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Women water activists gather in Kathmandu to exchange notes

About 100 women from Asia, Africa, the Americas and Europe attend the first Women and Rivers Congress

 
By DTE Staff
Last Updated: Friday 08 March 2019
Photo: Getty Images

The International Working Women’s Day has traditionally provided opportunities to look at various issues through the lens of gender — how the issue, or advocacy and activism surrounding it, impacts half the population. This year, women water activists from various countries have gathered in Nepal for the maiden Women and Rivers Congress.

About 100 activists from countries including India, China, Nepal, the United States, Nigeria, South Africa, Zimbabwe and Peru are attending the March 6-10, 2019 congress in Kathmandu. The event is “in response to the manifold challenges facing rivers and freshwater resources,” according to a statement by International Waters, which is organising the event.

The organisers cite instances of how women activists succeeded as river advocates in various parts of the world:

  • Keeping China’s last free-flowing river free of dams
  • Minimising pollution in rivers of Vietnam by investing in cleaner energy technology
  • Blocking the world’s largest hydroelectric power project in the Democratic Republic of Congo
  • “Not only are women taking leadership the world over in guaranteeing water resources for generations to come, they are bringing into focus that gender equity and resource conservation are two sides of the same coin,” said Kate Horner, executive director of International Rivers.

In Kathmandu, the activists will work on challenging the gender-inequity underlying varied threats to rivers the world over, according to the organisers. The congress will also be a platform to support and inspire each other’s campaigns.

Sources of fresh water are facing challenges worldwide:

  • Most great rivers have been dammed, diverted, are over-tapped or polluted.
  • More than 80 per cent of the population of fauna living by such water-bodies have disappeared in the last four decades (WWF).
  • Freshwater species are declining double the fast as land-based and marine species.
  • Less than 10 per cent of the world’s largest river basins are protected.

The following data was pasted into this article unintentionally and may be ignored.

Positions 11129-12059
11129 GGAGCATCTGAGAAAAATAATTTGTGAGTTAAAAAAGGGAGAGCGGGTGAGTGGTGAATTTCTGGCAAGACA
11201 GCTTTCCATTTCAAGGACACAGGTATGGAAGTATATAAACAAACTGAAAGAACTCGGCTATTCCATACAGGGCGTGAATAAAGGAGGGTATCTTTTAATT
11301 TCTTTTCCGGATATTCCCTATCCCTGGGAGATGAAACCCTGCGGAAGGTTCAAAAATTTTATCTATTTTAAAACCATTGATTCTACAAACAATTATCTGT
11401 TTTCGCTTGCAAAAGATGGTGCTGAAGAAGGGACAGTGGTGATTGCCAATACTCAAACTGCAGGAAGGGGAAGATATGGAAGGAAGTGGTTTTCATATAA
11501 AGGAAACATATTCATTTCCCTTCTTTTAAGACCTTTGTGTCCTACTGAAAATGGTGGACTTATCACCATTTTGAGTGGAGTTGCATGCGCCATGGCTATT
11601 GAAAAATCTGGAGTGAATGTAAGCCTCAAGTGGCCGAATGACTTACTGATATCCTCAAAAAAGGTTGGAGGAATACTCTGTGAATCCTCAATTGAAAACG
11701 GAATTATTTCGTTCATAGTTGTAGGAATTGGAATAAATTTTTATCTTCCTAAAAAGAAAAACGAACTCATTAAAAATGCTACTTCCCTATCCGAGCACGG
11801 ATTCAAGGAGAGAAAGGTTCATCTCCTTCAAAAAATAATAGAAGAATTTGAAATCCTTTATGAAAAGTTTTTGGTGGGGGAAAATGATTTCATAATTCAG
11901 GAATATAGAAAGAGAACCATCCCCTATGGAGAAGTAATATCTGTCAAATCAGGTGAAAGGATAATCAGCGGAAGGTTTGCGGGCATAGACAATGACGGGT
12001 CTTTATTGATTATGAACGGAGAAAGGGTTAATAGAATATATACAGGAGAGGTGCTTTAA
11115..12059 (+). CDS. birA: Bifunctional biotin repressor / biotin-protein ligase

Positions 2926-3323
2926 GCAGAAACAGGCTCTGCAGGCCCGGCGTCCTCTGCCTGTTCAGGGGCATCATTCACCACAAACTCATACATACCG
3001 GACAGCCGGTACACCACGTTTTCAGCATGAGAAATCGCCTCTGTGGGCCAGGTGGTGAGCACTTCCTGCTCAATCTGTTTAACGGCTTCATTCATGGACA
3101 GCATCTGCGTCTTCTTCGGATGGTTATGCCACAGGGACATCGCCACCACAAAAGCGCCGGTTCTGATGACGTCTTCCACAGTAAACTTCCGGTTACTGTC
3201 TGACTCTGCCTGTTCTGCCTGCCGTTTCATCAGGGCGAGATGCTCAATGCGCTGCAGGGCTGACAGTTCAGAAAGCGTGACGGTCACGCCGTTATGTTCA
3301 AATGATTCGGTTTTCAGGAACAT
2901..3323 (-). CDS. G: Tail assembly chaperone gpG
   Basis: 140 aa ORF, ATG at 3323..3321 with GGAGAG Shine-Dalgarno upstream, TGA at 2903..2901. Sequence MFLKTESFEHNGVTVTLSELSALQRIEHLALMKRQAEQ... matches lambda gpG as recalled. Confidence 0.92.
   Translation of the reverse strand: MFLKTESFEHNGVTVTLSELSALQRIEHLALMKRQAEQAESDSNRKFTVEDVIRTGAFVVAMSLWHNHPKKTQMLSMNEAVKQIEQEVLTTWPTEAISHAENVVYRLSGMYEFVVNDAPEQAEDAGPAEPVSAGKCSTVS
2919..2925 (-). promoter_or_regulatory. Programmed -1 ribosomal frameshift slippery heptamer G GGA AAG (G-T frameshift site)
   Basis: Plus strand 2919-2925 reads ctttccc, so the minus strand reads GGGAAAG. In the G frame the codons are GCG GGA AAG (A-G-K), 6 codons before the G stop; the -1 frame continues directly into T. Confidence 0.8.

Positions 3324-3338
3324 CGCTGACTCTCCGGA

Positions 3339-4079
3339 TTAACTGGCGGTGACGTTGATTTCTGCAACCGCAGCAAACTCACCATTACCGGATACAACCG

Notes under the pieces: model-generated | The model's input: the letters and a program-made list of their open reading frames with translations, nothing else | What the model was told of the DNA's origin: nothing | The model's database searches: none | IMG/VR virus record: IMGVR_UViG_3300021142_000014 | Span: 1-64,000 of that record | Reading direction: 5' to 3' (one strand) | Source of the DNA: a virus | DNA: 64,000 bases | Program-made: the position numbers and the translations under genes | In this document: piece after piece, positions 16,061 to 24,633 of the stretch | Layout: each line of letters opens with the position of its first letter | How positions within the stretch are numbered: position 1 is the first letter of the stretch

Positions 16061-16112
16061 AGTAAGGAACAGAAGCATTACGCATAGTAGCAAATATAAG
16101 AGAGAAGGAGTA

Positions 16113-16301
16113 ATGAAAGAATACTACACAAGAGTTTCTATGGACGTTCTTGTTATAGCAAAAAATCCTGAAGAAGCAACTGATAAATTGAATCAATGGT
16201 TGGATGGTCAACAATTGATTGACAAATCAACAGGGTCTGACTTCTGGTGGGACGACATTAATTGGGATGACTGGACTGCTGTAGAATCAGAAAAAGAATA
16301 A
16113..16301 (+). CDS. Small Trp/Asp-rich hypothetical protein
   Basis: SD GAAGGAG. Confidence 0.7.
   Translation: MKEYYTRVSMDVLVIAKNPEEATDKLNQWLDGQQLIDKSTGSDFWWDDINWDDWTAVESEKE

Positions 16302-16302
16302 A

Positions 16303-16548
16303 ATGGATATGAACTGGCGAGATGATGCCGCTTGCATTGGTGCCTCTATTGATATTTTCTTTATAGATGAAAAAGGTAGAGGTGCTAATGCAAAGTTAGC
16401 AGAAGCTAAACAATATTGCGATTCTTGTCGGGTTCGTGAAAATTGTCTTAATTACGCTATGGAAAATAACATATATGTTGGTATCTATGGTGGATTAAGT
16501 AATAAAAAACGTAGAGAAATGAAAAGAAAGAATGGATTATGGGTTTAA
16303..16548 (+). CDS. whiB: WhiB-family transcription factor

• More than 3,700 hydel projects are planned or under construction
  • Women will bear most of the brunt of such projects as they have to provide for water for domestic use. Yet they “are largely underrepresented or excluded altogether from the decision making process that determines how water is used, managed, and developed,” according to International Waters.

The congress’s goals are:

  • Be inspired by stories of struggle and success.
  • Form supportive networks and collaboration for professional development.
  • Build partnerships.
  • Hone campaign skills and strategies.
  • Dialogue across disciplines and sectors.
  • Frame the narrative and raise the profile of women water leaders.
  • Among its objectives are:

Provide a platform for celebration and recognition of women leaders.

  • Share knowledge through first-hand accounts of women-led river protection efforts.
  • Provide opportunity for initiating collaboration and joint strategies with fellow women river defenders and stewards.
  • Bridge gaps across sectors, institutions, and between sections of society through interactive workshop sessions.
  • Provide a forum and process to draw out a state of knowledge on women and rivers.
  • Produce a declaration statement to inform future action around river and freshwater governance, including the freshwater thought leaders symposium in 2019 and Rivers for Life 2020.
  • Co-create a vision for the future of women-led work that contributes to UN Sustainable Development Goals 5 and 6.

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